August 8, 2019
Growth of the retail wealth management market segment has been projected to slow, according to a recent DEXX&R Market Projections Report.
It stated this was to allow for the impact of:
- Change in ownership in several currently bank owned wealth managers
- Acquisition of life insurers with some now closed to new business
- Dismantling of several vertically integrated large wealth managers
- Outcomes of the Hayne Royal Commission including the banning of grandfathered commissions, the impact of fee for no service and remediation
- Impact of these changes and the phasing in of minimum educational standards for advisers on the advice distribution channel, the primary source of new business for retail wealth managers and life insurers
The report noted that the personal advice distribution channel, including aligned and unaligned financial planners and bank based advisers has traditionally generated the majority of new Individual Risk Product premium.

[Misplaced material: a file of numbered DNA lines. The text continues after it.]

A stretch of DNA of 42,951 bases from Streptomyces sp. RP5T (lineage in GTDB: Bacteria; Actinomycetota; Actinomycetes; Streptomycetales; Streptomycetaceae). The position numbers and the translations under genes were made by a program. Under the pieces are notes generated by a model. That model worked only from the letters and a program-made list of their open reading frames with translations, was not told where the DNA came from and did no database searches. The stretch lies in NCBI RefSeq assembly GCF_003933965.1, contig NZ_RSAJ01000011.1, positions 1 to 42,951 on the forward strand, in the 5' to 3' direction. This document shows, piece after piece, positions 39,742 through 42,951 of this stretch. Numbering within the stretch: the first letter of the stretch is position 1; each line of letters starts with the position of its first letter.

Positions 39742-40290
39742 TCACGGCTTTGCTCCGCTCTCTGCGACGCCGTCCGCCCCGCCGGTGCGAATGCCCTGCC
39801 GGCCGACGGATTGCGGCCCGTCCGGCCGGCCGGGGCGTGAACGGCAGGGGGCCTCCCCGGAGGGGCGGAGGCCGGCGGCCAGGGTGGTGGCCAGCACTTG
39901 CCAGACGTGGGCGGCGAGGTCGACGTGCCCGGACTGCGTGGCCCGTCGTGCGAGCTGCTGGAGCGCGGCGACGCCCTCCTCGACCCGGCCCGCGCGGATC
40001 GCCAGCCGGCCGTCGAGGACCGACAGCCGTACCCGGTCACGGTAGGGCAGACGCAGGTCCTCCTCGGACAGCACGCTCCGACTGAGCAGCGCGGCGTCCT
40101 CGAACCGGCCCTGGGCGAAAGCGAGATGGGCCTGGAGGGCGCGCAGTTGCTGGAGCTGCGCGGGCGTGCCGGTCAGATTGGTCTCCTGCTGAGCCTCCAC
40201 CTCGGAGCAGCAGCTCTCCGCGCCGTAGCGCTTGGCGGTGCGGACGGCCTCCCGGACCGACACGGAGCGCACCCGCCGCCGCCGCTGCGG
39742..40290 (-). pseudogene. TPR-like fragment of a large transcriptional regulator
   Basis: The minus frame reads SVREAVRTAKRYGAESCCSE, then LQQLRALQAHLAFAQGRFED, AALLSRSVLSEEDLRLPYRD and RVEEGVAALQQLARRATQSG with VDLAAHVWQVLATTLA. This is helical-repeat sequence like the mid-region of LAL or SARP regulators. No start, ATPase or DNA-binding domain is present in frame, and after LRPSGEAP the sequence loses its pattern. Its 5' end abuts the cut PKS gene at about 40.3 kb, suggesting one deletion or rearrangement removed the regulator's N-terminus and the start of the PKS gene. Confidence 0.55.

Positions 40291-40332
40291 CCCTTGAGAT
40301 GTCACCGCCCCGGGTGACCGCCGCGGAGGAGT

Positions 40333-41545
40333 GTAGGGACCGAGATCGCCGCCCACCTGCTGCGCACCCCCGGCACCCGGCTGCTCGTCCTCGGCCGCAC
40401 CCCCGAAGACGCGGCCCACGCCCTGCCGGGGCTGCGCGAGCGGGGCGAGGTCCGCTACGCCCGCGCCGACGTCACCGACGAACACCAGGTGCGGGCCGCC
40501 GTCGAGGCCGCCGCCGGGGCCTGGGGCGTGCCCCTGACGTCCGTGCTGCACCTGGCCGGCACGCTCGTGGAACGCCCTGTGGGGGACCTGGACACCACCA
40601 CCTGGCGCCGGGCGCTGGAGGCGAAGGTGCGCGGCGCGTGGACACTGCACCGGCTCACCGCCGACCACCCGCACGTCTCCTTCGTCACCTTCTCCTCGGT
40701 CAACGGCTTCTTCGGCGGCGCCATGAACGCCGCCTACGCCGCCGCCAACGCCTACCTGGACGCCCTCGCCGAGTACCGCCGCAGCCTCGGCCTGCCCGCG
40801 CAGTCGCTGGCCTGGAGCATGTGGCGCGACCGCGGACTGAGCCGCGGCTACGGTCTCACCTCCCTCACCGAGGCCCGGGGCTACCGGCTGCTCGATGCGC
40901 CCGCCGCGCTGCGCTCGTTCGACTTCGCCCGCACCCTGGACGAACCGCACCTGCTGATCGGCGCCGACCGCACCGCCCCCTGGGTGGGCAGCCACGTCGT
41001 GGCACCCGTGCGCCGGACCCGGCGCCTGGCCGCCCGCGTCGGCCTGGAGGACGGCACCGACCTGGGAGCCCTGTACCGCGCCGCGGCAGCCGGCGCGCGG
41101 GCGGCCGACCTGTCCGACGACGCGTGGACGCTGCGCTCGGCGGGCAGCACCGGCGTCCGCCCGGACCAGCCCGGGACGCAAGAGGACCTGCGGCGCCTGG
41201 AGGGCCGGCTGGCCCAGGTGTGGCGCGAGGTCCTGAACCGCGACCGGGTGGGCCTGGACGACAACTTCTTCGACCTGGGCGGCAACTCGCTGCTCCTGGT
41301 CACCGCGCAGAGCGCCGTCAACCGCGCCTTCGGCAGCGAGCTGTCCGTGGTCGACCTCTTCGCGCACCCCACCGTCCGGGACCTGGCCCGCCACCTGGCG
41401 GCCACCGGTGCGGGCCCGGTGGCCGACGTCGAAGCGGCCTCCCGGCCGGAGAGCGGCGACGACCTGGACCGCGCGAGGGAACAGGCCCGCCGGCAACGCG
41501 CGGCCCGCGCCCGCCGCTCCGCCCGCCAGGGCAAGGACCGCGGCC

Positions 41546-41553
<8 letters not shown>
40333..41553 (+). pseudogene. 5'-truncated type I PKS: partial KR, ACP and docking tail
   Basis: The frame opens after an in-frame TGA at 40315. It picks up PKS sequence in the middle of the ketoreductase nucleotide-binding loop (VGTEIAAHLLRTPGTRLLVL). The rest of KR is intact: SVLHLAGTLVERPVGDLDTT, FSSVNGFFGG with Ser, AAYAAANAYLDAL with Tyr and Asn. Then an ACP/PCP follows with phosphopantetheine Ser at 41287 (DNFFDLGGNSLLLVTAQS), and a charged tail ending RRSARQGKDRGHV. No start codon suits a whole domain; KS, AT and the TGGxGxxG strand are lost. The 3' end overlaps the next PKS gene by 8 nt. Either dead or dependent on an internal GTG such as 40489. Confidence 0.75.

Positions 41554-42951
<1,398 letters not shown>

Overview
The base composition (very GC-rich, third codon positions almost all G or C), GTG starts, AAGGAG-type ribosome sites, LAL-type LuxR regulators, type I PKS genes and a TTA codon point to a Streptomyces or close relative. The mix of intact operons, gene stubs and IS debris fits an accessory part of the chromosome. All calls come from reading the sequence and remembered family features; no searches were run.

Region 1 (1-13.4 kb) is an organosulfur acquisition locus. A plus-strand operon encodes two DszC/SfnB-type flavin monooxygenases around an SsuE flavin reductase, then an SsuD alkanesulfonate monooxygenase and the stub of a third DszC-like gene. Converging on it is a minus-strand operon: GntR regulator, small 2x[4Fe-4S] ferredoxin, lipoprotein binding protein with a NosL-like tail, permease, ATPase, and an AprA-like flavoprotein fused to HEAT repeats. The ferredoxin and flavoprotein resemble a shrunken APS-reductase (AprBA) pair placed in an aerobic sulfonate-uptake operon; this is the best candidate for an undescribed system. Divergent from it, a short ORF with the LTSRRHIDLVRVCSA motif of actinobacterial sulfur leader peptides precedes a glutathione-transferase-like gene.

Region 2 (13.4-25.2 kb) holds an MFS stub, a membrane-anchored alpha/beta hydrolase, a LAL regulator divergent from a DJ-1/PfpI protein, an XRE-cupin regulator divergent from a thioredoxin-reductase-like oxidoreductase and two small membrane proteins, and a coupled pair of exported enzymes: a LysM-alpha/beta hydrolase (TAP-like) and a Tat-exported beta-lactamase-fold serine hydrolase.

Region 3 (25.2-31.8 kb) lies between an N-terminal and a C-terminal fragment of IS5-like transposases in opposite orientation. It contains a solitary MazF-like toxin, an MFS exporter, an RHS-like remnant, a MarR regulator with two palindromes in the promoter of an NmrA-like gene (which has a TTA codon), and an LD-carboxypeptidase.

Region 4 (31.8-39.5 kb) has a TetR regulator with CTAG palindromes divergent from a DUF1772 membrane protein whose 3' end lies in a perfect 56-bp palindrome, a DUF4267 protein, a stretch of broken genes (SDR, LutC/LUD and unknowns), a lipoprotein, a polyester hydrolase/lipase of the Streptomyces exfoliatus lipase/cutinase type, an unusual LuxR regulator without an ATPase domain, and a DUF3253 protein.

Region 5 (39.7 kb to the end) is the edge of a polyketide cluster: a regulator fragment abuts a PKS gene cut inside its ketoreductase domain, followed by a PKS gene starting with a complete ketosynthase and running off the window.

“The disruption caused by the breakup of vertically integrated product manufacturing and divestment of Life insurance and dealer group subsidiaries is expected to have negative effect on projected Risk segment growth rates,” it stated.
“The impact of these changes can be seen in the current slowdown in new sales in the individual risk market. Group risk premiums are also showing little growth as the switch to opt-in for under 25’s is adopted by some large industry funds.”
The report highlighted the shift in life company ownership away from banks since 2016, in the graphic below.
It noted the major Australian banks are in the process of selling their life insurance companies, except for Westpac and have held a significant share of the Australian life insurance market for the past 20 years.
They accounted for 46 percent of in-force business at December 2016 but this figure will drop to seven percent once all announced sales are completed and overseas owned life insurer parent companies will account for over 90 percent of the Australian market.
Total Risk In-Force premiums are projected to increase by an average annual rate of 5.1 percent to $42.2 billion at December 2028.